Tuesday, June 16, 2009

suddenly it matters

"Sarah Palin is going to drop the first puck at the Philadelphia Flyers hockey game. Then Palin will spend the rest of the game trying to keep the hockey players out of her daughter's penalty box."
a joke told by conan o'brien, last october. when bristol palin was 17. palin didn't seem to object to the many, many jokes told about her family back during the campaign.
It's conceivable that Palin was aware of the late-night jokes made about her daughter during the campaign and wanted to fight back, but kept quiet as a strategic matter, says Tim Graham, the director of media analysis for the Media Research Center, a conservative media watchdog organization.

A more cynical view may be that Palin had more than enough media attention last fall, and that her Letterman broadside was designed to renew attention when the spotlight is dimming. Palin may even have been aware of a Gallup poll released last week showing that she attracted less than 1 percent of Republicans who were asked to name the "main person who speaks for the Republican Party today."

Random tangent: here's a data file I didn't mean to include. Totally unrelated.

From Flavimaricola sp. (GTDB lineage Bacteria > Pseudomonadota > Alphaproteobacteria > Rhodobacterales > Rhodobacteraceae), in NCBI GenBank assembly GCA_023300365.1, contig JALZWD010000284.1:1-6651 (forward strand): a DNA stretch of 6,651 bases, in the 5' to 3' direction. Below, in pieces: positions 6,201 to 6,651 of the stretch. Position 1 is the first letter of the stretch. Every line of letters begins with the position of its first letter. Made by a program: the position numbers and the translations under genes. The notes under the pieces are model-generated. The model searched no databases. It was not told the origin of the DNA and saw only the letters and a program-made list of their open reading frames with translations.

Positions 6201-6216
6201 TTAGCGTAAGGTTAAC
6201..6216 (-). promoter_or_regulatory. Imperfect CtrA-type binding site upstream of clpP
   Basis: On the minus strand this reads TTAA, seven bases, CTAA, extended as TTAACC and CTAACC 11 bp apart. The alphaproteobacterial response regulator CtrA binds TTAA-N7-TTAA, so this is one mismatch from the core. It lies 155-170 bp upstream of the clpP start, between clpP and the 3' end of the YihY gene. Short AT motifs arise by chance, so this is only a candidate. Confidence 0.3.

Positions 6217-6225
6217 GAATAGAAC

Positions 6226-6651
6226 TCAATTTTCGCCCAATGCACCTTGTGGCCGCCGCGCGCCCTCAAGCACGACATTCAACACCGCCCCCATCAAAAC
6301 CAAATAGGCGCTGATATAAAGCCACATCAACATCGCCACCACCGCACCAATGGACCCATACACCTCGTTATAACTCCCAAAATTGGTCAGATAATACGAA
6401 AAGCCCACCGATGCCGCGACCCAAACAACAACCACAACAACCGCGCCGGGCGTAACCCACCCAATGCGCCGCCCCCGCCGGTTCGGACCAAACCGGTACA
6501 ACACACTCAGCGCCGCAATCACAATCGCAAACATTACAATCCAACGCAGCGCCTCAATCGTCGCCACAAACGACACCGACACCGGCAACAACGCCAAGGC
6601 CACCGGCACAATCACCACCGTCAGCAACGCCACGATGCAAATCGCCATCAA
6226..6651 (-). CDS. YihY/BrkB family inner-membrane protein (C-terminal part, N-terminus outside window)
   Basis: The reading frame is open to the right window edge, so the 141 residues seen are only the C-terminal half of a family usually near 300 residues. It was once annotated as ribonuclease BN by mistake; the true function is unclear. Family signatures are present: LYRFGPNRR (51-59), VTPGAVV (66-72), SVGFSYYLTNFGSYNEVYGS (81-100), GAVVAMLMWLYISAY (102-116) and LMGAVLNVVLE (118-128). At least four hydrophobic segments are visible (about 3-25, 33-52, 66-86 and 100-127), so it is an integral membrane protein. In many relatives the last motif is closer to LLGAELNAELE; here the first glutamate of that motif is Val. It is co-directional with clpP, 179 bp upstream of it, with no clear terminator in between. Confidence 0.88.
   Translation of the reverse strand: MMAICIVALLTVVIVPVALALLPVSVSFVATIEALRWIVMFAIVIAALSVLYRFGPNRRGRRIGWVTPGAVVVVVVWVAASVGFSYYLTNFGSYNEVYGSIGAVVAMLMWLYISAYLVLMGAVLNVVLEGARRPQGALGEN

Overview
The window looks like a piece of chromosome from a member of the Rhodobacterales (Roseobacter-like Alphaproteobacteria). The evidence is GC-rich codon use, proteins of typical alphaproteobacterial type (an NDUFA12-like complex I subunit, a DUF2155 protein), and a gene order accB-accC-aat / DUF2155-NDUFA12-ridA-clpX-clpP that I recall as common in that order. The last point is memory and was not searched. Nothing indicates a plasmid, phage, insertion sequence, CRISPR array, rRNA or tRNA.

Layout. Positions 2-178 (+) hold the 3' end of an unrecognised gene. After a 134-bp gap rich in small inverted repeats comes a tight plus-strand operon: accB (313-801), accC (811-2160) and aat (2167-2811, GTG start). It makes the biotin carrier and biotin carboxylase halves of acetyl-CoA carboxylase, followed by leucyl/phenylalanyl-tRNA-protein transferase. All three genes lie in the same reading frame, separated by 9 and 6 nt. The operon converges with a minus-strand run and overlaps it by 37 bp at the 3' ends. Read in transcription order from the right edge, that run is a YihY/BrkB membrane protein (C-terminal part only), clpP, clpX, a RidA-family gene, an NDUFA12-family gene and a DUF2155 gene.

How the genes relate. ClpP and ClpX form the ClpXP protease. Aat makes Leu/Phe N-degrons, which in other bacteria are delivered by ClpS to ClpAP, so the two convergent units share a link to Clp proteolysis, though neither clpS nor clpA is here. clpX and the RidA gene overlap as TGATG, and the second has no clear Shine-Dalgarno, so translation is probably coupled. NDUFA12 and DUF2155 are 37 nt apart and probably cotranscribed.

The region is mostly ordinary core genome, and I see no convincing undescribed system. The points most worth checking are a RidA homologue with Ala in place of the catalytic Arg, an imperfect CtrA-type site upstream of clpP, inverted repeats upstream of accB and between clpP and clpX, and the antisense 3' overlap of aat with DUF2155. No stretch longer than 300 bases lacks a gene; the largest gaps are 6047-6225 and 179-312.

does sarah palin's political strategy really matter here, in the grand scheme of apologies and taking offense? nope. (and listening to last night's apology, it sounds as though letterman has had a little diversity training on the subject.)

it's ultimately about intent and impact. in the end, it doesn't matter "what you meant." it isn't for the offender to judge whether or not someone should be hurt or offended. the intent may have been innocent, but it's the impact of the words that one needs to take ownership of, responsibility for.

last night, david letterman did just that.

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